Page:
Poots faces DUP disarray as majority against decision to nominate First Minister

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Poots Faces Dup Disarray As Majority Against Decision To Nominate First Minister
First and Deputy First Minister nomination, © PA Wire/PA Images
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By David Young and Cate McCurry, PA

The DUP appears to be in internal disarray after a significant majority of its elected representatives opposed the new party leader’s decision to nominate a Stormont First Minister in Northern Ireland.

A sizeable majority of MLAs and MPs voted against Edwin Poots’ decision to reconstitute the powersharing Executive with Sinn Féin in a bruising internal meeting just minutes before the process for nominating Stormont’s leaders began downstairs in the chamber of the Northern Ireland Assembly.

The PA news agency understands that Mr Poots and his choice of First Minister, Lagan Valley MLA Paul Givan, had left the room to head for the chamber just before the vote was taken.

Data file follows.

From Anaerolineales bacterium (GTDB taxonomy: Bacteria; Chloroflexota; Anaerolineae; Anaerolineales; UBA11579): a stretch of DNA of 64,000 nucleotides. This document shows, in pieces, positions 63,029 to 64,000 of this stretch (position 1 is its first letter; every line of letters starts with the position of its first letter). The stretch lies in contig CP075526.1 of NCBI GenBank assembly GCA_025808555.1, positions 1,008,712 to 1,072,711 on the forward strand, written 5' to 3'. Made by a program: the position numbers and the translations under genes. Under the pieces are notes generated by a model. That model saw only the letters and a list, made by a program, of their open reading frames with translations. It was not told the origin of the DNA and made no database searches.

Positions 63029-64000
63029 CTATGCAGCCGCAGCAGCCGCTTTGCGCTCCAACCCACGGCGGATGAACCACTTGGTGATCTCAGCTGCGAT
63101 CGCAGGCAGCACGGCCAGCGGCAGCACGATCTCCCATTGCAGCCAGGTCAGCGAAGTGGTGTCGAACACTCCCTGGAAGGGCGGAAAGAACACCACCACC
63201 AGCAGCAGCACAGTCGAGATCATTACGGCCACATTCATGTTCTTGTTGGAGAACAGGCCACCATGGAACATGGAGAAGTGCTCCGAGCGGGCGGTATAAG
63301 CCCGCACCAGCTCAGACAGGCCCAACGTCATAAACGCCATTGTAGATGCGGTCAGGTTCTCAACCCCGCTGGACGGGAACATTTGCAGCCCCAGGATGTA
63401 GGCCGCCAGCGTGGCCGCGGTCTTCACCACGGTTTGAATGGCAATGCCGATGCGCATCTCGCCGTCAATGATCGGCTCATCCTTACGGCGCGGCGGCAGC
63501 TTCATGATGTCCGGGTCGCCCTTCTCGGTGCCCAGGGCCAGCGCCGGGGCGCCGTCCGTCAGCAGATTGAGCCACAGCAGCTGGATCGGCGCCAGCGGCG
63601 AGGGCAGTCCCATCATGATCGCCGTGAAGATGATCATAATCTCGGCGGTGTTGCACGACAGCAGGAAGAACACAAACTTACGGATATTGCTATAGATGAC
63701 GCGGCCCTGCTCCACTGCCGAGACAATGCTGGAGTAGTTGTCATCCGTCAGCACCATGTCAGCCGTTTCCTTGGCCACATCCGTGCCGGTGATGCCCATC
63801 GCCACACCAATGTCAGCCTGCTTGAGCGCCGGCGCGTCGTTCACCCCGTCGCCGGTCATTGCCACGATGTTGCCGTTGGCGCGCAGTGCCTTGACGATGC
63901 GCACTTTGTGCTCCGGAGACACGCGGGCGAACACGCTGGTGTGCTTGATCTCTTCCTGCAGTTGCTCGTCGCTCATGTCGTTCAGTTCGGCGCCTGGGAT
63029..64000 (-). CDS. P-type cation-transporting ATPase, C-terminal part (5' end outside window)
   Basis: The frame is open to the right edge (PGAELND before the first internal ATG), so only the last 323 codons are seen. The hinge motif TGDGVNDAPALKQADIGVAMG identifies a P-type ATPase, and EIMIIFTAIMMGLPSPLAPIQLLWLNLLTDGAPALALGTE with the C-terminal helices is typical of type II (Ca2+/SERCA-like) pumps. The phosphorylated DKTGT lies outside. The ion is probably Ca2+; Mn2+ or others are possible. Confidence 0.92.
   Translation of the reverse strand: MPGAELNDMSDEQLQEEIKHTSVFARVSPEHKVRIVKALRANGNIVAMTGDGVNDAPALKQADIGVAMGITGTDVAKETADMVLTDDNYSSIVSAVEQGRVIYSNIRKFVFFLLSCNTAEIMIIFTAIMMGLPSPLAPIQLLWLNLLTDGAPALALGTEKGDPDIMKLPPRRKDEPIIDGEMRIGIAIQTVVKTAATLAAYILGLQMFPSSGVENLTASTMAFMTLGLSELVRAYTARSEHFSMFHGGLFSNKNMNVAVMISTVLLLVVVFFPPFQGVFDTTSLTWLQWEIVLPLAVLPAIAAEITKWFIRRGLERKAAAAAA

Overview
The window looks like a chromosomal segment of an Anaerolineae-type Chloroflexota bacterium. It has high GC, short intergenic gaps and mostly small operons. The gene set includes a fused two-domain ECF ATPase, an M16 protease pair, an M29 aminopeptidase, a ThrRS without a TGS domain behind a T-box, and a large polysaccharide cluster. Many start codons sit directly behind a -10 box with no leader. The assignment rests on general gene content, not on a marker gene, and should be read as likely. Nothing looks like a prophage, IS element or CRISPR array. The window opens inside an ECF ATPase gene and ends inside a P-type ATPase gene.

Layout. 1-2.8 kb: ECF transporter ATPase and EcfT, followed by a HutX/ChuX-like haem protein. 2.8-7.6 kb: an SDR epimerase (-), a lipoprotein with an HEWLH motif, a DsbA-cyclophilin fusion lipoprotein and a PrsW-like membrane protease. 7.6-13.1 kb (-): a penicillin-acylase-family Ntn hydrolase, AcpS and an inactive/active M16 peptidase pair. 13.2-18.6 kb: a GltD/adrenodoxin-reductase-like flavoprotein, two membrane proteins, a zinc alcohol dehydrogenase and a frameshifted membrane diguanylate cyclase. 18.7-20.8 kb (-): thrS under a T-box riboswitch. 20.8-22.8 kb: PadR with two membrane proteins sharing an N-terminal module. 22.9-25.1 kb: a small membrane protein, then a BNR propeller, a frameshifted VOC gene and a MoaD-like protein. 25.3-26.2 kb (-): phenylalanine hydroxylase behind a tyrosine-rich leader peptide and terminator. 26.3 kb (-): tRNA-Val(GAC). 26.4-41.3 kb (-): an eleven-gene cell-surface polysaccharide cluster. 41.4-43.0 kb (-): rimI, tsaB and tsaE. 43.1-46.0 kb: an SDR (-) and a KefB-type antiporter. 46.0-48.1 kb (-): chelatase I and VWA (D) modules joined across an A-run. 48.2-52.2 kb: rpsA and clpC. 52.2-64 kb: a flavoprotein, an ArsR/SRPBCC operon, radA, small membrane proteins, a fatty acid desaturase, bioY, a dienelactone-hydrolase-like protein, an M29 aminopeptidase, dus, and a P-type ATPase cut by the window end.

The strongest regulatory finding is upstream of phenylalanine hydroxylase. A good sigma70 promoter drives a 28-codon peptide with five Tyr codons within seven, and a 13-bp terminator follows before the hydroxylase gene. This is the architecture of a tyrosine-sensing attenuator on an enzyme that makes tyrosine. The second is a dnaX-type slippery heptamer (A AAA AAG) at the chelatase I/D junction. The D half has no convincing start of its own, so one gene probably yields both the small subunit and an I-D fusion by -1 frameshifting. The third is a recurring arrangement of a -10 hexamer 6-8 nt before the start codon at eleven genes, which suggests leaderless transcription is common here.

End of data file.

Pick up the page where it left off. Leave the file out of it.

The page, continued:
The new DUP leader, who succeeded the ousted Arlene Foster last month, is now facing questions about his own leadership future after he proceeded with the nomination despite the internal opposition.

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One senior party source at the meeting, which happened in the members’ dining room, described the atmosphere to PA.

“Dreadful. Utterly dreadful. Never experienced the like of it,” said the source.

After leaving the meeting, Mr Poots nominated Mr Givan as First Minister while Sinn Féin renominated Michelle O’Neill as deputy First Minister at a specially convened Assembly sitting.

Earlier on Thursday morning, several DUP MPs and peers sent an urgent email to Mr Poots urging him to hold off nominating Mr Givan until he explained his decision to reassemble the Executive after Sinn Féin secured its key ask on Irish language laws.

 

DUP party officers are due to meet later on Thursday, as is the newly reconstituted Stormont Executive.